Chickasaw and other Native American culture and art influenced the design of this 72-bed replacement hospital located on a 230-acre rural site on tribal lands. The 358,000-square-foot medical center is strongly tied to its site, region and local culture. Patterns in basket weaving and textiles inspired fenestration and surface treatment of elevations and floors, while traditional Chickasaw colors with spiritual and cultural meaning influenced color selection throughout the building. The whole site is seen as a healing environment. There is no explicit “healing garden” but rather a whole series of landscape spaces for rejuvenation.
The medical center features a Level III emergency department, ambulatory surgery facility, diabetes care center, dental clinic, diagnostic imaging center, women’s health center, administrative offices and tribal health programs. It was designed to be more than just a healthcare facility for the Chickasaw Nation. A public space referred to as the “town center” occupies the mid-point of the building and separates hospital and clinic functions. The town center becomes a meeting place, a source of information about health services and an emblem of the Chickasaw Nation’s commitment to universal healthcare and the well-being of its people.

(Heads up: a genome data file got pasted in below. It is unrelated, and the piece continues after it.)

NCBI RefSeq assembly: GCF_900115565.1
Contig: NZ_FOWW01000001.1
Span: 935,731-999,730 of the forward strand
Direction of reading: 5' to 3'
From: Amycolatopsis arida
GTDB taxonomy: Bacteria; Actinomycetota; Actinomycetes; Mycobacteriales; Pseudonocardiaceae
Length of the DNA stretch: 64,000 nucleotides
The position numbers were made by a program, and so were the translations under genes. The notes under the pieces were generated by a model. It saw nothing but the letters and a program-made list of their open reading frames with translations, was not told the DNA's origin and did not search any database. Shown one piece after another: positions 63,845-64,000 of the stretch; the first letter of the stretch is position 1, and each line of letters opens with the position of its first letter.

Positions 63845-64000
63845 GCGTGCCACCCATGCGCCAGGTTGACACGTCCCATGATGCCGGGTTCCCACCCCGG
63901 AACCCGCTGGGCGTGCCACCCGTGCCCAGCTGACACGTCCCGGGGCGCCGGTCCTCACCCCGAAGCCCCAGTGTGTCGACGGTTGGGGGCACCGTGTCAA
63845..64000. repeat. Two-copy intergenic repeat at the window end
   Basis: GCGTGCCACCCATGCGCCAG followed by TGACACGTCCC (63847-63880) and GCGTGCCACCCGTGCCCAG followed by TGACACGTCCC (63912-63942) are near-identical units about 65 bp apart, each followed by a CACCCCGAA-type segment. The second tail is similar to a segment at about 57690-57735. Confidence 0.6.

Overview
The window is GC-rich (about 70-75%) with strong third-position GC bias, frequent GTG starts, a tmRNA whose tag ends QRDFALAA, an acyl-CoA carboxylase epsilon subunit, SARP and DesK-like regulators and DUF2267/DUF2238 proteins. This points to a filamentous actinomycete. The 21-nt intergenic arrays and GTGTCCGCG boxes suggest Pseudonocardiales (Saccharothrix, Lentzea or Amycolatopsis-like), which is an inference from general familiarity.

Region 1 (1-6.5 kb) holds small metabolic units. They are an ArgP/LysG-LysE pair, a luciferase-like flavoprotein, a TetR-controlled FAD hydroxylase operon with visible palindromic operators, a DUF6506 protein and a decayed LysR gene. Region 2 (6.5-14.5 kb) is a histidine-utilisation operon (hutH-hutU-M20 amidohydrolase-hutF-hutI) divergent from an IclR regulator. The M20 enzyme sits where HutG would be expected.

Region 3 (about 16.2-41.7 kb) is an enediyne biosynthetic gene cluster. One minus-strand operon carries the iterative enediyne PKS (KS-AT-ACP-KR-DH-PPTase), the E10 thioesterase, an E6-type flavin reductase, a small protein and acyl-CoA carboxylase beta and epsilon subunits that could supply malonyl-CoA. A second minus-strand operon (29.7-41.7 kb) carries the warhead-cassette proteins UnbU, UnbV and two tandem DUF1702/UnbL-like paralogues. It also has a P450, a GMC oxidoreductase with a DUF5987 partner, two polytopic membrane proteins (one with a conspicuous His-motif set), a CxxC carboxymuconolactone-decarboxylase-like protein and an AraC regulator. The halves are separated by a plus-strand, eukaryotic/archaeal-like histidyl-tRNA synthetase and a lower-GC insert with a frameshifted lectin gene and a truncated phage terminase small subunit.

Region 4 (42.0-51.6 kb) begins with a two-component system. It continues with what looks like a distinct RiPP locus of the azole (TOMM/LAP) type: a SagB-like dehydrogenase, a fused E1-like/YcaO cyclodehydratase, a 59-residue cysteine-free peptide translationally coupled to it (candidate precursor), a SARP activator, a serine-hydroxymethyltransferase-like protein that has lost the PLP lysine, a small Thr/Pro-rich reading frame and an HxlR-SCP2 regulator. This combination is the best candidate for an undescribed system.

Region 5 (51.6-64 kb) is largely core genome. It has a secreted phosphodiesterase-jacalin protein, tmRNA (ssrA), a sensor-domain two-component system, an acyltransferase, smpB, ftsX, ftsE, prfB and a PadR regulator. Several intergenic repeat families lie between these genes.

The building makes strategic use of glass in order to provide daylight in patient areas while at the same time orienting the bed tower north-south to minimize solar heat gain. Every patient room is given generous landscape views, uncluttered by roads, cars or other such intrusions. Larger visitor spaces in patient rooms, pleasant community rooms on the patient floors as well as the central gathering space in the town center all provide for the larger community’s participation in healthcare.
- 358,000 SF